U.S. senators ask the FTC to review “cynical and opportunistic” Microsoft Activision deal

Josh Broadwell, Friday, April 1st, 2022 11:03 pm

Four United States senators want the Federal Trade Commission to assess the Microsoft-Activision Blizzard deal more closely on the grounds of its potential harm to the labor market and existing Activision employees. The letter, penned by Sens. Bernie Sanders, Elizabeth Warren, Corey Booker, and Sheldon Whitehouse, raises a number of concerns aside from the immediate effect such extensive consolidation may have on the games and technology sectors, including Microsoft’s poor reputation in labor relations and the ethical implications of allowing the deal to proceed.

The senators cricitized Microsoft’s bid to acquire Activision Blizzard, calling it a “cynical and opportunistic” deal that saw Microsoft benefit from lawsuits and investigations into the Call of Duty developer. Just days after Xbox head Phil Spencer said he was re-evaluating the company’s relationship with Activision Blizzard, Microsoft CEO Satya Nadella first broached the idea of acquiring Activision Blizzard. The deal offered Activision Blizzard a way out of the predicament of stock prices that continued to lose value–without dealing with any particular consequences.

The Microsoft deal would allow Activision Blizzard CEO Bobby Kotick, accused of intentionally sweeping sexual harassment complaints aside, deceiving investors, and, more recently, benefitting from insider trading, remain in his position until the acquisition was complete. The senators said this setup allows Kotick to continue profiting, despite the demands from several quarters that he step down.

“This lack of accountability, despite shareholders, employees, and the public calling for Kotick to be held responsible for the culture he created, would be an unacceptable result of the proposed Microsoft acquisition,” the letter said.

Another key concern is how Microsoft may hamper Activision Blizzard workers’ efforts to organize and create a better workplace. The letter said Microsoft’s recent assurance that it would recognize any union Activision Blizzard employees form is “lip service,” with no guarantees of protection and several avenues for continuing to undermine workers’ organization.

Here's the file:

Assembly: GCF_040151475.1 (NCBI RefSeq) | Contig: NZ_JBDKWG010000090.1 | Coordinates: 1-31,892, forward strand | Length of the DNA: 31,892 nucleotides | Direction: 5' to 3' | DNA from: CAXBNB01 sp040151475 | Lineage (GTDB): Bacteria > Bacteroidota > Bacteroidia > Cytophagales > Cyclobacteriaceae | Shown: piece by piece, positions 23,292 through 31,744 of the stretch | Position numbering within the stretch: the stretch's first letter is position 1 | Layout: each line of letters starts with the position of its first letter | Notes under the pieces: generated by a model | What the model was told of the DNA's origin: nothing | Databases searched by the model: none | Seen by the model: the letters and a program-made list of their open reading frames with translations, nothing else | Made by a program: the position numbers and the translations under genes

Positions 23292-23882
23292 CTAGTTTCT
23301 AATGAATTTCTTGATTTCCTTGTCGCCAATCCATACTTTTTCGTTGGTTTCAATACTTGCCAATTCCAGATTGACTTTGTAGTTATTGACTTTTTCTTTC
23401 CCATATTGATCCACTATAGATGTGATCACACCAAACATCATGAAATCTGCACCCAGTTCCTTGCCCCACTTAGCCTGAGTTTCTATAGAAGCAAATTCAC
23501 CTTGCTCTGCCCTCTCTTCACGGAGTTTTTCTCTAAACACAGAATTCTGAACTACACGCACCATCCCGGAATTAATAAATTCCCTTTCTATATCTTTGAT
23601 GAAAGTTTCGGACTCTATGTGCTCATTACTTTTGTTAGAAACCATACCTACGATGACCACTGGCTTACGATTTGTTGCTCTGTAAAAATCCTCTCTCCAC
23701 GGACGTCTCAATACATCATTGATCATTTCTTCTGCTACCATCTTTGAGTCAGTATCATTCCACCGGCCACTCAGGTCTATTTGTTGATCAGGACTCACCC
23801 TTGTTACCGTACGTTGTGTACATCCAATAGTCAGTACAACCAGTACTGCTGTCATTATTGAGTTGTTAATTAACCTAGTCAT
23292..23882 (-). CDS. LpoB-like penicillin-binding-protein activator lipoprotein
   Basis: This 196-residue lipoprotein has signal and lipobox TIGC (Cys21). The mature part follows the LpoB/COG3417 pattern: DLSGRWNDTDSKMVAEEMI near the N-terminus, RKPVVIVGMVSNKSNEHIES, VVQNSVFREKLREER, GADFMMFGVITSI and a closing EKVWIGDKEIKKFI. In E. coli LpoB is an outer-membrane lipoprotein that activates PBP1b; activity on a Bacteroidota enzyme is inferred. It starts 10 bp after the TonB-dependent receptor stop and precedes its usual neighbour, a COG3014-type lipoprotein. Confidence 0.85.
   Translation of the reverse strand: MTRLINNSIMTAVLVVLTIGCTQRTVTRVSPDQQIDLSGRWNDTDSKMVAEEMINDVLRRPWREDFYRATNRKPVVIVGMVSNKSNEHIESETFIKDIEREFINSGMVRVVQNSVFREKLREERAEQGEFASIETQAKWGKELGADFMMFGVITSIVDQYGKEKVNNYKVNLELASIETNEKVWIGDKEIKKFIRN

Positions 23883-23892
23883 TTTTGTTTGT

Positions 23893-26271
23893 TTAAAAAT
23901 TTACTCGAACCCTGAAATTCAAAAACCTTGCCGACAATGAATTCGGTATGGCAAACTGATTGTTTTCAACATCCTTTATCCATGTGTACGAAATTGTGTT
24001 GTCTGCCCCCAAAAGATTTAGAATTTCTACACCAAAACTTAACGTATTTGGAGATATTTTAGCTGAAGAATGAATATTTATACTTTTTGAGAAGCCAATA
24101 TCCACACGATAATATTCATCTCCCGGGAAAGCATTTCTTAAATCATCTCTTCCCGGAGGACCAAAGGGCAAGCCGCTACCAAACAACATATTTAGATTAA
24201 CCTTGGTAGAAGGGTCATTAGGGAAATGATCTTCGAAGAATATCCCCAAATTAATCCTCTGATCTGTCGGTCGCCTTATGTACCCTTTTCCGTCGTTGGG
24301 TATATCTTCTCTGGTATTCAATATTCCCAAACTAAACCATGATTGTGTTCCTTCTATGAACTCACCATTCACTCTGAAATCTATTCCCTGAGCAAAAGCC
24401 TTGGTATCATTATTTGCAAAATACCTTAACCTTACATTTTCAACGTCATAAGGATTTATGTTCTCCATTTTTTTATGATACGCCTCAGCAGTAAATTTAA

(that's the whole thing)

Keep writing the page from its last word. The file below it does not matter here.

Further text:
It cites Activision Blizzard’s continued actions to stymy unionization, including redistributing the Raven QA department to break up its fledgling organization attempts, and Microsoft’s inaction in this and other instances. It also points to a 2014 incident where, two years after a group of temporary Microsoft employees formed a union – one of the only such organizations throughout the massive software and hardware company – they were all fired.

The day after the letter was submitted, Activision Blizzard dropped its Covid-19 vaccine requirement for workers coming back to the offices and said it expects all workers to return within a few months. This decision came shortly after Activision Blizzard said it would require all on-campus employees to be vaccinated. The Activision Blizzard Workers Alliance, an unofficial employee organization, announced it would stage a walkout to demand the mandate be reinstated and that Activision Blizzard allow remote work as a permanent option.

How influential this letter ends up being remains unclear, though it’s not the first such petition the FTC received in March. At the beginning of the month, a number of organizations requested that FTC Chair Lina Khan closely examine the acquisition based not just on Microsoft’s history of anti-union activity, but also the threat it posed to ethical data collection consumer rights. The letter said Microsoft gaining access to Activision Blizzard’s several million users was concerning enough. Combined with Microsoft’s acquisition of AT&T’s Cloud Network and advertising network Xandr in 2021, it posed a significant risk to data privacy and consumer rights. 

While the FTC has yet to take action, Khan has a reputation for opposing consolidation and supporting workers’ rights. In 2021, Meta (then Facebook) and Amazon petitioned to have her recused from antitrust hearings based on her past statements criticizing their business practices.

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